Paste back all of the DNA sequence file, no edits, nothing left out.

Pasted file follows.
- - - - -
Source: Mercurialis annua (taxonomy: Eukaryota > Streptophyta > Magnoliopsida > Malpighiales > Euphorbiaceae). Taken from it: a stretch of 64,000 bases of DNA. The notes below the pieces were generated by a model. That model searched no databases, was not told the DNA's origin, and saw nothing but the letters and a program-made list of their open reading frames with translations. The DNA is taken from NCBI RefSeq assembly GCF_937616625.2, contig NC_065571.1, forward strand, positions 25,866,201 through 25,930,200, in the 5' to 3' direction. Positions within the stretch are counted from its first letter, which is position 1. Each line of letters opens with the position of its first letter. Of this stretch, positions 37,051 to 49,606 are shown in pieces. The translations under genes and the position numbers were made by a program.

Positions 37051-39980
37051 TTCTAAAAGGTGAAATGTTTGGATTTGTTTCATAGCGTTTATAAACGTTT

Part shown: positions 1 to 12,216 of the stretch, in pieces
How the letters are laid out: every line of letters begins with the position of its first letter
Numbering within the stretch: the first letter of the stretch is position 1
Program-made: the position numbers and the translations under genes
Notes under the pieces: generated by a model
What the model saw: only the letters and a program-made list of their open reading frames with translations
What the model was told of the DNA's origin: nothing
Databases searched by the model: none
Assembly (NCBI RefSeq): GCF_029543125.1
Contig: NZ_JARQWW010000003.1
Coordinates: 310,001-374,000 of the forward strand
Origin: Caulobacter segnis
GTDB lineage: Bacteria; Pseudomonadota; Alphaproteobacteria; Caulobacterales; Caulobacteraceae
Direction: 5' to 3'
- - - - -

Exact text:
Source: Mercurialis annua (taxonomy: Eukaryota > Streptophyta > Magnoliopsida > Malpighiales > Euphorbiaceae). Taken from it: a stretch of 64,000 bases of DNA. The notes below the pieces were generated by a model. That model searched no databases, was not told the DNA's origin, and saw nothing but the letters and a program-made list of their open reading frames with translations. The DNA is taken from NCBI RefSeq assembly GCF_937616625.2, contig NC_065571.1, forward strand, positions 25,866,201 through 25,930,200, in the 5' to 3' direction. Positions within the stretch are counted from its first letter, which is position 1. Each line of letters opens with the position of its first letter. Of this stretch, positions 37,051 to 49,606 are shown in pieces. The translations under genes and the position numbers were made by a program.

Positions 37051-39980
37051 TTCTAAAAGGTGAAATGTTTGGATTTGTTTCATAGCGTTTATAAACGTTT

Part shown: positions 1 to 12,216 of the stretch, in pieces
How the letters are laid out: every line of letters begins with the position of its first letter
Numbering within the stretch: the first letter of the stretch is position 1
Program-made: the position numbers and the translations under genes
Notes under the pieces: generated by a model
What the model saw: only the letters and a program-made list of their open reading frames with translations
What the model was told of the DNA's origin: nothing
Databases searched by the model: none
Assembly (NCBI RefSeq): GCF_029543125.1
Contig: NZ_JARQWW010000003.1
Coordinates: 310,001-374,000 of the forward strand
Origin: Caulobacter segnis
GTDB lineage: Bacteria; Pseudomonadota; Alphaproteobacteria; Caulobacterales; Caulobacteraceae
Direction: 5' to 3'